Image of Alice in Wonderland at the Mad Hatter's tea party You are cordially invited to afternoon tea and biscuits wine and chocolate

Astronomy Tea Talks at Caltech

Mondays, Hameetman auditorium (Cahill)
Tea:  4.00pm
Talk: 4.15pm

Organized by:

2011 - 2012 season:
19 September 2011 Avi Shporer (UCSB)

'Doing More with Photometry: Studying binary companions with orbital photometry'

Traditionally, in stellar binary systems photometry is used mostly to measure eclipse light curves and infer the objects' size, and spectroscopy (Doppler) to measure radial velocity curves and derive the components' orbits and masses. Kepler's high precision and continuous photometry allows us to use photometry to study the orbit, and reveal the existence of non-eclipsing binary companions. Orbital photometry includes three modulations correlated with the orbit: beaming, tidal ellipsoidal deformation and reflection/heating. I will describe this new approach, present some of the already published results and show some preliminary results from on-going projects. Those include looking for orbital photometry, including beaming, in known transiting systems, and looking for new non-eclipsing systems using photometry. Time allowing, I will discuss also the use of photometry to measure spin-orbit alignment.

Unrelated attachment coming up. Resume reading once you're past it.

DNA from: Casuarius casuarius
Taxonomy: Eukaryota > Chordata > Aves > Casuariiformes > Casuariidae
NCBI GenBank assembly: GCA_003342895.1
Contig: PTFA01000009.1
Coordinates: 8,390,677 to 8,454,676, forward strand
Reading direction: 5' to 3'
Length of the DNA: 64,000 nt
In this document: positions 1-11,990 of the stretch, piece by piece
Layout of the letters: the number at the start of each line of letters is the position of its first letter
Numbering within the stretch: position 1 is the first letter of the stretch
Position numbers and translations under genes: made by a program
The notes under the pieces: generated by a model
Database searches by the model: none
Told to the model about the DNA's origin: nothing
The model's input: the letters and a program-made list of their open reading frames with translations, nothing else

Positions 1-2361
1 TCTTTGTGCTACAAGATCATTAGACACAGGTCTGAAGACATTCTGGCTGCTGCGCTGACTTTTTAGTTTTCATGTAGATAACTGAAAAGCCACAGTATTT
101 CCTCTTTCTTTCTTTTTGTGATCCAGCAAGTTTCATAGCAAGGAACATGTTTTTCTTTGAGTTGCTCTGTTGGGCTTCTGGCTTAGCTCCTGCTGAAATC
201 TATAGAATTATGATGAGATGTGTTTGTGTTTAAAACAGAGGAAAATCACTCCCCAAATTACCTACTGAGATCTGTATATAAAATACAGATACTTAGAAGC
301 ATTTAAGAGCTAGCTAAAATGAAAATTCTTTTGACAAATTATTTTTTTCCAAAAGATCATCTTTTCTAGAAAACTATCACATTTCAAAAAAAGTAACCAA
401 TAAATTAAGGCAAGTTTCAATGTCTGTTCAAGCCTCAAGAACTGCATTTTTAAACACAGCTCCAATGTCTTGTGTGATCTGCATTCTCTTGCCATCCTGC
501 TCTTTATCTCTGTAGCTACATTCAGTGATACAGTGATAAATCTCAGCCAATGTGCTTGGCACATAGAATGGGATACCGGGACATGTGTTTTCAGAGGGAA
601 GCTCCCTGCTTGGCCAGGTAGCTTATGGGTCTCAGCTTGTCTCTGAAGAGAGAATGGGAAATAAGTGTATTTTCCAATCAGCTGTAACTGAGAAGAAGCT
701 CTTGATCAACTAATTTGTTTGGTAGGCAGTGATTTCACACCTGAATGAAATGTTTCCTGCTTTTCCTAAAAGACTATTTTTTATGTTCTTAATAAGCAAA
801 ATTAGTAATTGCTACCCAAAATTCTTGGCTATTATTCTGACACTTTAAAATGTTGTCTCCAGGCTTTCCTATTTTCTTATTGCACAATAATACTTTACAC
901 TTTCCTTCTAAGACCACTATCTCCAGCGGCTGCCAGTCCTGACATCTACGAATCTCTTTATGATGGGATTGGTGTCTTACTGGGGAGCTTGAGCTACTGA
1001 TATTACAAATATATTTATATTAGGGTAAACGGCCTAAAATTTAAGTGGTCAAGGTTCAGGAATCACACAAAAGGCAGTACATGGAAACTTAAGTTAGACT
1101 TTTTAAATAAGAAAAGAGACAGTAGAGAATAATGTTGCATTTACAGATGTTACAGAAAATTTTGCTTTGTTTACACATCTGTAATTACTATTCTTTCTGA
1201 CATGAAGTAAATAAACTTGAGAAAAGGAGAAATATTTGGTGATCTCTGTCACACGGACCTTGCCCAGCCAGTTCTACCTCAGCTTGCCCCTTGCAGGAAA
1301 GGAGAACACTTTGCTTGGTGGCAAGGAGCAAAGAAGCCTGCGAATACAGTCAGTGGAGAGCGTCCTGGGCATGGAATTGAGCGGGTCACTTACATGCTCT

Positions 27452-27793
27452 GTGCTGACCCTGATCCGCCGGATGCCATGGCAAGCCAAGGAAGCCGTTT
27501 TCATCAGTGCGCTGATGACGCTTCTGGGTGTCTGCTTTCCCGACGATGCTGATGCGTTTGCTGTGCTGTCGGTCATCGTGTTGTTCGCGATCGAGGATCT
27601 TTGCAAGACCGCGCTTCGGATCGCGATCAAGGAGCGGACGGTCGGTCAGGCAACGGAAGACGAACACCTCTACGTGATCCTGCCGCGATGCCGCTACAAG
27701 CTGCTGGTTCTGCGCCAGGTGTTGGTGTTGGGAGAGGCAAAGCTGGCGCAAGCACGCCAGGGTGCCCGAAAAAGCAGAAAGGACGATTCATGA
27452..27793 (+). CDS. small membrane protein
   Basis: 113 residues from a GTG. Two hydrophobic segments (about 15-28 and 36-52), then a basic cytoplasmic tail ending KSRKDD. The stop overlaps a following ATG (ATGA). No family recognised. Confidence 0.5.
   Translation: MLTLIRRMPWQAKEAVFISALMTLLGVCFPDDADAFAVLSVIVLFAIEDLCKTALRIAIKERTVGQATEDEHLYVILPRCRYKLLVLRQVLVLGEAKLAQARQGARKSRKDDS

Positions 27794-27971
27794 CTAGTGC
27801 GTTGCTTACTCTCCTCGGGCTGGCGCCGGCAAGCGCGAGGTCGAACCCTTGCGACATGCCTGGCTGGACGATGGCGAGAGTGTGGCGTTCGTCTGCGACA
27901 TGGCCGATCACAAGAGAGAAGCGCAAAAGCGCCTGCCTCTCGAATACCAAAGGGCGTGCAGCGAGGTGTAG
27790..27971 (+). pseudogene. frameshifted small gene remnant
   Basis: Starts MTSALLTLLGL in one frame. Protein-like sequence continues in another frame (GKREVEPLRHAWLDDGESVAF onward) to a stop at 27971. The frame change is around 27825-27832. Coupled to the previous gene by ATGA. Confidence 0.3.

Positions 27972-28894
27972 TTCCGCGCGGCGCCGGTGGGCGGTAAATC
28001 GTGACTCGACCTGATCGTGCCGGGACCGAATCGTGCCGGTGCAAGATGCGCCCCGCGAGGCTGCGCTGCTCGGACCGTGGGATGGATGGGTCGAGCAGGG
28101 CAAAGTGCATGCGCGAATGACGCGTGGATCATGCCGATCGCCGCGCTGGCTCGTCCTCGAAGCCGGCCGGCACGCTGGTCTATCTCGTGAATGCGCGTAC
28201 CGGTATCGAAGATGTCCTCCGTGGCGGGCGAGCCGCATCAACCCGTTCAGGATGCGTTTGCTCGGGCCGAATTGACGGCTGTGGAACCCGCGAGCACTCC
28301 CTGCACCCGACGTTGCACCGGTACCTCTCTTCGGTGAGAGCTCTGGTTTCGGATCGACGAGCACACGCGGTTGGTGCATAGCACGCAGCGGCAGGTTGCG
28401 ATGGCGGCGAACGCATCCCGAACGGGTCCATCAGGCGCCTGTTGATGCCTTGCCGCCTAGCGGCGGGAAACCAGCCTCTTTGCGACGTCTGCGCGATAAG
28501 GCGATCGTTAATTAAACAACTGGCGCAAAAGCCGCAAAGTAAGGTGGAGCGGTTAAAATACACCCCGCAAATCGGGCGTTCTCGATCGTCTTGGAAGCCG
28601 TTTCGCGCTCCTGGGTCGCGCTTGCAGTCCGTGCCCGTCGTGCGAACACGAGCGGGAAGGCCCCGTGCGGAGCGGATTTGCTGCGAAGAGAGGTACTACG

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Last modified on 19th Sep 2011 by Marco Viero.  

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